There is scrupulous attention to detail at Hayes Common. It shows in the big things, like food, drinks and service. But also in all the other things that make a restaurant memorable: squeaky-clean premises, smart fit-out, fresh flowers on each table, handmade ceramic water pitchers, and staff who smile as they ferry plates and glasses.
It shows that somebody cares.

The people who care are owner-operators Lisa and Brent Quarrie, who opened Hayes Common Neighbourhood Eatery, in Hamilton East, just over two years ago. The Quarries refurbished and reinvented a previous cafe in the heart of Hayes Paddock, a protected heritage precinct. They have treated their rambling building (once a block of old-school suburban shops) with respect, going for subtle colours and textures, comfortable furnishings, and a shiny sweep of polished-concrete flooring to tie it all together.

They are both trained chefs, their aim being to provide creative, contemporary food in a relaxed setting. There are daytime, evening and vegan menus, dishes are seasonal and compiled from scratch, all about fresh produce and bold favours that nod East and West. Evening dishes are designed to be shared and there’s a banquet-style chef’s selection option.

The dinner menu doesn’t drown you in a sea of excess; there are six smaller plates, six larger, and a handful of vegetable extras. It’s a no-nonsense approach but within these dozen choices there’s plenty for meat-lovers and fish fanciers to get their teeth into, as well as for those who want to stick to vegetables.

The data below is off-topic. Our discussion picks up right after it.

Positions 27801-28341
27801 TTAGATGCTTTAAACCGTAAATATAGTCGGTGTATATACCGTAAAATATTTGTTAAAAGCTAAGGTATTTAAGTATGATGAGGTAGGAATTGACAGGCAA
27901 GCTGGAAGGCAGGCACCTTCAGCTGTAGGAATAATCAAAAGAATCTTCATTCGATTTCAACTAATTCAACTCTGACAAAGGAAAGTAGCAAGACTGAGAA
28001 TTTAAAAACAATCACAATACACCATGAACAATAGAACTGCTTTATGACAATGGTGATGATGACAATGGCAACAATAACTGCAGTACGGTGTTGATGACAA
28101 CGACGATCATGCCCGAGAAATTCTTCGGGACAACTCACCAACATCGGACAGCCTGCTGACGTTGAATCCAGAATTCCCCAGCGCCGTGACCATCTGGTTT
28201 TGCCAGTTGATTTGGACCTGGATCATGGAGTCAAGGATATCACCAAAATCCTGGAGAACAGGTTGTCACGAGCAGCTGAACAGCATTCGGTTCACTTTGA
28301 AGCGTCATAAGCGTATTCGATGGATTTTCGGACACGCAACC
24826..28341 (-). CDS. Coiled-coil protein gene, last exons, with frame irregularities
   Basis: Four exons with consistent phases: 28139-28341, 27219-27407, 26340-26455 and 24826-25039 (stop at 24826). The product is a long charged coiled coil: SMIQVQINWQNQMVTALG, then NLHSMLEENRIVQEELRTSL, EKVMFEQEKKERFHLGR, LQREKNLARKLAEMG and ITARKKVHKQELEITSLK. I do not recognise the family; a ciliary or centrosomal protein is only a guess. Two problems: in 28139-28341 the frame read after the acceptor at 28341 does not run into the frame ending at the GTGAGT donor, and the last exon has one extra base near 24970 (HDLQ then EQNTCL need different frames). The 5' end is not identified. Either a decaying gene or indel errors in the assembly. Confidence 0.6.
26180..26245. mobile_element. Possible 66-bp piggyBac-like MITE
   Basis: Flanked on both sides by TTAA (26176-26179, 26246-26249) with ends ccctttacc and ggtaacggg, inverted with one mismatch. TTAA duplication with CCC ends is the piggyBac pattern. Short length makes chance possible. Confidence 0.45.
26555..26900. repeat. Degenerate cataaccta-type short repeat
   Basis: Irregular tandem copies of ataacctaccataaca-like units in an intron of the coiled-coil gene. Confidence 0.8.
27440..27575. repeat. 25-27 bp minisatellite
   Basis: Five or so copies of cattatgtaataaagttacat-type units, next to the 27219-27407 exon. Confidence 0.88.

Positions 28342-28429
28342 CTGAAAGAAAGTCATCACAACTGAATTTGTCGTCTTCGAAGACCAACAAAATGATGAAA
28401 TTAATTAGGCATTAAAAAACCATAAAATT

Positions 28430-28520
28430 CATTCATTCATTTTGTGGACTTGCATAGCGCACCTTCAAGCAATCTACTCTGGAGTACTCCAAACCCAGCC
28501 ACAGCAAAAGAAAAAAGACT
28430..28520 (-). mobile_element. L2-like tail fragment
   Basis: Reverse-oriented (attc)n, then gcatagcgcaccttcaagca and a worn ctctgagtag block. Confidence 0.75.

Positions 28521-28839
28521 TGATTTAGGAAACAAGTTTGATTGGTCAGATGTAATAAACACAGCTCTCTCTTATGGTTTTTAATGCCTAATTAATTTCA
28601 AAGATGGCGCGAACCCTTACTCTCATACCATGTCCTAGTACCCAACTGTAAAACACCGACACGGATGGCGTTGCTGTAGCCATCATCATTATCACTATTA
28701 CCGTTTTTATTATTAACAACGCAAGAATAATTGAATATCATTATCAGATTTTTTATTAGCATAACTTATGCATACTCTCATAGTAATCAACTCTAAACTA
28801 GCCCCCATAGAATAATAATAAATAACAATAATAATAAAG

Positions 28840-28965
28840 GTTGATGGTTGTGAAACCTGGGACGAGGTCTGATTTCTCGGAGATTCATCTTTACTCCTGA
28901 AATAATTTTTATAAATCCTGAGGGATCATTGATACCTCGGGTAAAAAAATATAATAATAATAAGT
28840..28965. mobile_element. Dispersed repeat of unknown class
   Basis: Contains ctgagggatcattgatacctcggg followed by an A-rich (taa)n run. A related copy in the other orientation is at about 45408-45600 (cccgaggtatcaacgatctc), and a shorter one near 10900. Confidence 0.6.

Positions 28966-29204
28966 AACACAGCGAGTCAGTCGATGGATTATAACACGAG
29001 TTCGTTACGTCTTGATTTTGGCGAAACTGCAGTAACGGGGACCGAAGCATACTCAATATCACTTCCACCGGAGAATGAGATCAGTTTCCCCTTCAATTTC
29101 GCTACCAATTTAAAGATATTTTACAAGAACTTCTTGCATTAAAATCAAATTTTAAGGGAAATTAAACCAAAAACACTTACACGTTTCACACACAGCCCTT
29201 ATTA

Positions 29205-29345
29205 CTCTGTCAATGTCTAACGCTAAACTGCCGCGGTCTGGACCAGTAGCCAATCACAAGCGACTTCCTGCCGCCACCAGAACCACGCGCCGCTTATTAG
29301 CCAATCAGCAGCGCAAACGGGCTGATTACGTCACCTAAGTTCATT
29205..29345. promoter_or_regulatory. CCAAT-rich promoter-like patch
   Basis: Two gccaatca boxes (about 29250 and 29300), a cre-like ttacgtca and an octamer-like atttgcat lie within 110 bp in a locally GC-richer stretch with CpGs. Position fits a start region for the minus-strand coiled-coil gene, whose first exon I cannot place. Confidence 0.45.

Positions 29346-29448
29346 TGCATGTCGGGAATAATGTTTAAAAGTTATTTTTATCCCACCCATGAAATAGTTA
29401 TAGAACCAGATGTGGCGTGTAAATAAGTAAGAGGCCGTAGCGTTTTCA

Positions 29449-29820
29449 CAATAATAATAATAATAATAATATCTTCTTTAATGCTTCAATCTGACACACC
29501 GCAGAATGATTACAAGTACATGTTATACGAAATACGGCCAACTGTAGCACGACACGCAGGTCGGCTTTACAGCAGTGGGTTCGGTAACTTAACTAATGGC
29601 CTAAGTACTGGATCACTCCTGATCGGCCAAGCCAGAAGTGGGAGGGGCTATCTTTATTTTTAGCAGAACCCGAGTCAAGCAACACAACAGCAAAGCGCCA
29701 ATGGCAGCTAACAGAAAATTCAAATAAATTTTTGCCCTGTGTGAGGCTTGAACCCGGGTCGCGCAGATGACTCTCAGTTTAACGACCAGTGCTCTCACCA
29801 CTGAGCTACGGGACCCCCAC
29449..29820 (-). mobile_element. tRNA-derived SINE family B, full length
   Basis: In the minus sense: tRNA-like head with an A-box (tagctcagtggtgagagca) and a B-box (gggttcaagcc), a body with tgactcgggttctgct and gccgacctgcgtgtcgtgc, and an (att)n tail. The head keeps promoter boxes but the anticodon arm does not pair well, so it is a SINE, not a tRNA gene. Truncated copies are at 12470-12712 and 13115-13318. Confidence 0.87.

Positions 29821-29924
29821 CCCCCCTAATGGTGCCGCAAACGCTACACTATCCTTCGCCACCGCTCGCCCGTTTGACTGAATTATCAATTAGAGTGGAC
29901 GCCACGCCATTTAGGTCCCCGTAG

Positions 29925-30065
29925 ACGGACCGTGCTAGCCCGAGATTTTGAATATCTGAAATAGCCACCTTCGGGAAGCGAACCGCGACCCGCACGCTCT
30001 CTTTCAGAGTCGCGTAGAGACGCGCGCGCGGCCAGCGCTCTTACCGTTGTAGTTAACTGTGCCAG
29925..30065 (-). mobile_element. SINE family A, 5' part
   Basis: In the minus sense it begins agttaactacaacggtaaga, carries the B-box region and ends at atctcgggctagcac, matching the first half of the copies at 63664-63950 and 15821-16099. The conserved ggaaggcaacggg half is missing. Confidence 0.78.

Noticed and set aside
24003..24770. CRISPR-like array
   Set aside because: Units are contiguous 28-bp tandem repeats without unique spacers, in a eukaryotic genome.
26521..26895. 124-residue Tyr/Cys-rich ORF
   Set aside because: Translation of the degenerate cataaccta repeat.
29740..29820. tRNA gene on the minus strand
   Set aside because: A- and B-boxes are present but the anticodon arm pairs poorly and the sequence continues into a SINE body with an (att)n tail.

Four neatly marshalled brisket croquettes (from the smaller plates) were crispy on the outside and lusciously warm and tender inside. Pulled brisket was mixed with smoked cheddar, there was miso mayo and chilli jam on the side and a power of texture and savoury notes going on.

Black-bean tostada was a lesson in how to get crunch, heat, sweetness and acid working in concert. Some of the beans were left whole, some were blitzed; they were stacked in a golden corn tortilla with caramelised roast butternut, avocado, sliced lettuce, sliced red chilli and fresh lime. It was a cracker.

Same with a larger dish of grilled eggplant. The way to my heart in a restaurant is a decent rendition of this autumn beauty, and Hayes Common’s chefs nailed it. Their grilled chermoula eggplant – channelling North Africa – was silky, melty, spicy and suitably charred.

It was matched with baba ganoush (for a double hit of eggplant), fresh-shaved fennel, green leaves, and cauliflower and herb couscous, with chopped dates tucked in for a sweet surprise.

There were more spicy favours and crunchy textures on a plate of pinkly tender harissa lamb rump and slow cooked lamb belly paired with creamy labne, charred carrot, crispy chickpeas and dukkah. Another example of def cooking and favour-matching, although I would have liked a handful of green leaves to cut the richness.

All the while, we were well looked after by our waiter. He stayed with our table for the evening; he took drinks orders, made suggestions, checked with the kitchen on a couple of questions, reset the table after each course, and remained patient and courteous, in a low-key, not overbearing manner.

Hayes Common has an interesting line-up of wine from home and away, and almost everything is available by the glass. There’s also plenty on offer for beer drinkers, as well as an impressive list of cocktails and spirits. My Californian chardonnay was fat and fruity; it was served a tad too chilled though, so it took a while to open up properly.

We finished with a couple of desserts, dipping into plates of lovely lime and coconut panna cotta with limoncello sauce, and a velvety chocolate vegan (tofu-based) mousse. There were clever textures and favours on each plate. Once again, attention to detail was the winner.

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